Dahianira Camacho Monclova - Medical Anthropology MSc
8 March 2021
In 2017, I moved from Puerto Rico to London to complete my degree in Medical Anthropology at UCL. I was one of the first in my whole family to pursue a graduate degree and definitely the first to study abroad anywhere - never had I been to Europe or without my closed ones for so long. My undergrad major was in Biology but early on I had realized I was not going to be motivated to do benchwork working with fungi or with rats in a neuroscience lab.
Having just taken one Sociology and one Anthropology course, I found real interest in the social sciences. With the guidance of my Anthropology professor, I discovered that the Medical Anthropology field was just the area I could develop in because it perfectly combines health and illness perceptions and challenges within a myriad of systems across the globe. I completed a bachelor’s in Biology at the University of Puerto Rico at Cayey amid challenging political and environmental times. Within a few months, the university was on 2+ month strike and we got hit by back-to-back category 4+ hurricanes. I missed Hurricane Maria by 3 days so my London experience got off to an interesting start – very much serving as an introduction to what I would later learn and question.
Among other MSc options in this field, UCL seemed like the best election not only in terms of reputation but because of their experienced faculty and the opportunity of doing hands-on fieldwork. I was able to enroll in very interesting courses such as Ritual Healing and Therapeutic Emplotment and Multisensory Experience: Understanding Sickness and Health Through the Senses and also had the opportunity to do my fieldwork dissertation at Findhorn, Scotland! Additionally, our weekly MED ANTH seminars summoned international field experts to share their work followed by a social which was a great occasion to network. I am grateful for the classmates that became my friends, the flat that became my home and the knowledge imparted that has become my academic background. After graduating, I came back to Puerto Rico where I have been working as a research assistant at the Center for Clinical Research and Health Promotion at the University of Puerto Rico Medical Sciences Campus.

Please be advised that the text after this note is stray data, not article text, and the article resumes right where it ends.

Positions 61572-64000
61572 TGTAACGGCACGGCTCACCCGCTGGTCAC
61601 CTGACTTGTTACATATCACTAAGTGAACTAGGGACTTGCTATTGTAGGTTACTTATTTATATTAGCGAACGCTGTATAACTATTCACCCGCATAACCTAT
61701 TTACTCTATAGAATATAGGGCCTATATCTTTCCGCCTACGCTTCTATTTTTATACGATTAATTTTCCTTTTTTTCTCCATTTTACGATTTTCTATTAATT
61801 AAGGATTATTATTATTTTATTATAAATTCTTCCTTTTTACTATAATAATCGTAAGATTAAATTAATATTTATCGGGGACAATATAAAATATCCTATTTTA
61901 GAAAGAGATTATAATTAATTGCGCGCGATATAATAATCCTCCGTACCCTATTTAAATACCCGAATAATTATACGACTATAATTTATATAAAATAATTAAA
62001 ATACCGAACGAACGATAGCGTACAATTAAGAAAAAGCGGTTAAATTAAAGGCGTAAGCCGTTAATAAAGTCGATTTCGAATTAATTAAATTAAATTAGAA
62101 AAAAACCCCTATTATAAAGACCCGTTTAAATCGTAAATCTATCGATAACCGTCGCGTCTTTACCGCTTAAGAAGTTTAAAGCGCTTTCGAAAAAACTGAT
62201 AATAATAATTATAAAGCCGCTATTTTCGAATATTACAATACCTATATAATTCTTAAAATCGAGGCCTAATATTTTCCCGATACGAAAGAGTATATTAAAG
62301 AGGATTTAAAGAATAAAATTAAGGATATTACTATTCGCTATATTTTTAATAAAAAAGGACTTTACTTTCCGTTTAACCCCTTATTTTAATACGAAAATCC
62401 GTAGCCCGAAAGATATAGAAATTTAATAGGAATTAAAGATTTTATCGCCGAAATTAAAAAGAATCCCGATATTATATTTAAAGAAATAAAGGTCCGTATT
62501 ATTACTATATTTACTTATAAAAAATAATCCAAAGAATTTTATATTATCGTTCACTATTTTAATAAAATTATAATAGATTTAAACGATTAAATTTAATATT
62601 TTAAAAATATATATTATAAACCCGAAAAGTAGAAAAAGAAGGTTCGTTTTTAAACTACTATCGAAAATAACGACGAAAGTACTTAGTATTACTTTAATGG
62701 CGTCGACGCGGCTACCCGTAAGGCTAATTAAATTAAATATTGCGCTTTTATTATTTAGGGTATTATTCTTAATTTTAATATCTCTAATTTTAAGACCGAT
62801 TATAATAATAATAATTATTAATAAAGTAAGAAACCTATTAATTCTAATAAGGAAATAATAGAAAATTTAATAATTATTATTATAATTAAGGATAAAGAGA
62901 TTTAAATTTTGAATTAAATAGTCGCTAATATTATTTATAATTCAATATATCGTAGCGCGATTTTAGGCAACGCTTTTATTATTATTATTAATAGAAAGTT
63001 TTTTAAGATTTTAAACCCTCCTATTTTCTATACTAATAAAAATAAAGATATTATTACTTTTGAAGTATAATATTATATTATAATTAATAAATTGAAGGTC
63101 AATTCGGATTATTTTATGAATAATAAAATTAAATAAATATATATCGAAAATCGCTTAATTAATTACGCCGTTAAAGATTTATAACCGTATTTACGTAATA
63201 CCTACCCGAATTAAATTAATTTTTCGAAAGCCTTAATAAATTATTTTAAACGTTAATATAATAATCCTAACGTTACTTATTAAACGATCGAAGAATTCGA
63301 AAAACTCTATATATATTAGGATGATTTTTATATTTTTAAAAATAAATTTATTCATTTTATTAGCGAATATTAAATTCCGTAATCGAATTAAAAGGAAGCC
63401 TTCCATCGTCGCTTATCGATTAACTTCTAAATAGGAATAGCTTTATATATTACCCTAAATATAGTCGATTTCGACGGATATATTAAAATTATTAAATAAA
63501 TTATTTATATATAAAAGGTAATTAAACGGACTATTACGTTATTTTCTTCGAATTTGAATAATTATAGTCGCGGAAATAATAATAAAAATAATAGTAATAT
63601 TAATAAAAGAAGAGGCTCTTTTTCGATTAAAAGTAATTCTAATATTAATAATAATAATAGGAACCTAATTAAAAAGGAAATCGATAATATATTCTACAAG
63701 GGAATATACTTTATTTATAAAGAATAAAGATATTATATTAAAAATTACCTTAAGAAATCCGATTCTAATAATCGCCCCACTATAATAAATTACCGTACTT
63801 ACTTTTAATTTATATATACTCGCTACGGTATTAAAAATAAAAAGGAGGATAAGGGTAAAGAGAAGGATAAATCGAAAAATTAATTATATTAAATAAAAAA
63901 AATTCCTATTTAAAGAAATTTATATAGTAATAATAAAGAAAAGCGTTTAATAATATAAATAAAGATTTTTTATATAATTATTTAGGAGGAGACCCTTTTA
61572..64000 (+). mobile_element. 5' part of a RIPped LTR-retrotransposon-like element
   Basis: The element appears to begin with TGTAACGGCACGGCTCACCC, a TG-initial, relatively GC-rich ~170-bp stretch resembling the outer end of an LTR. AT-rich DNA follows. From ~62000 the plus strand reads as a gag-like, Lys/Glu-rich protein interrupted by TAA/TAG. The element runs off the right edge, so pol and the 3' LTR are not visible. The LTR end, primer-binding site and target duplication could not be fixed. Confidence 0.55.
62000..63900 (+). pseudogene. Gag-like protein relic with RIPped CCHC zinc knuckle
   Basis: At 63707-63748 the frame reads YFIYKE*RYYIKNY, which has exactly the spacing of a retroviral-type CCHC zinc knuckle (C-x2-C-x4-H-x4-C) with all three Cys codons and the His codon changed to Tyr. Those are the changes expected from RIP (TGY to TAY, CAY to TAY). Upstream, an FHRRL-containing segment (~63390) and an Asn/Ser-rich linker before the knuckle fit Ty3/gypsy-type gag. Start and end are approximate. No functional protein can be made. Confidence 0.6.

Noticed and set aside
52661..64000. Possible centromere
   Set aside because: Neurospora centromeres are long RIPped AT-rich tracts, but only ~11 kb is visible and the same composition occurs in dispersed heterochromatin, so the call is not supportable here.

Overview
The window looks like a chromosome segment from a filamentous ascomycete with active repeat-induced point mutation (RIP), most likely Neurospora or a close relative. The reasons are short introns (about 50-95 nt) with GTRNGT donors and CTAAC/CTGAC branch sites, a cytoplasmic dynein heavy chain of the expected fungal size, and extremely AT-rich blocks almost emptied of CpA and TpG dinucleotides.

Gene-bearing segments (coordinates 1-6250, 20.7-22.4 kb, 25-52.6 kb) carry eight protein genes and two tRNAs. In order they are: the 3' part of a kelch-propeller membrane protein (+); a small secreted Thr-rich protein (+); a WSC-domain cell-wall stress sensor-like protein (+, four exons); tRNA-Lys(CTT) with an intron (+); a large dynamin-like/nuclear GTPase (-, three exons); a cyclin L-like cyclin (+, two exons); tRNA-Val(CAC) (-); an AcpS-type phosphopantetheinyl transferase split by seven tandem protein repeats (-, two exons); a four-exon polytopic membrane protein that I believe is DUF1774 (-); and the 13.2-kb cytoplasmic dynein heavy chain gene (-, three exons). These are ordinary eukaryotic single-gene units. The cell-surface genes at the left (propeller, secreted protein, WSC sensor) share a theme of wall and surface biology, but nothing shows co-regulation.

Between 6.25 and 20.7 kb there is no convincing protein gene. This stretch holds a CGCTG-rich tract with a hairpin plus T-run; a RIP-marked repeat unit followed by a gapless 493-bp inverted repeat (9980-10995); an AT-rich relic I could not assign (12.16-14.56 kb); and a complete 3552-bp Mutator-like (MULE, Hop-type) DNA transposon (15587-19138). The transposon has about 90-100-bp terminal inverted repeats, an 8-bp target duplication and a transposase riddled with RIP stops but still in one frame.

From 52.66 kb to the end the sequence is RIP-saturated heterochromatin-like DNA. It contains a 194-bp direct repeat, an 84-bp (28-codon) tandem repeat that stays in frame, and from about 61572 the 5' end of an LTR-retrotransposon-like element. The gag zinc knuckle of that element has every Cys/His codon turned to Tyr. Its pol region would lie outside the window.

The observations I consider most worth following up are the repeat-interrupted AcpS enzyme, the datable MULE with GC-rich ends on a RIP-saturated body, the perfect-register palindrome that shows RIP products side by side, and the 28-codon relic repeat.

My short-term goals include getting accepted to a PhD in Behavioral and Social Health Sciences in order to collaborate in research, teach and be part of the efforts that contextualize health care in every scenario locally and globally. In the meantime, I address everything with the anthropological lens that lets me question the societal structure that facilitates or impedes health accessibility, treatment compliance or lifestyle habits that in the end affect quality of life.. whatever it may mean to anyone.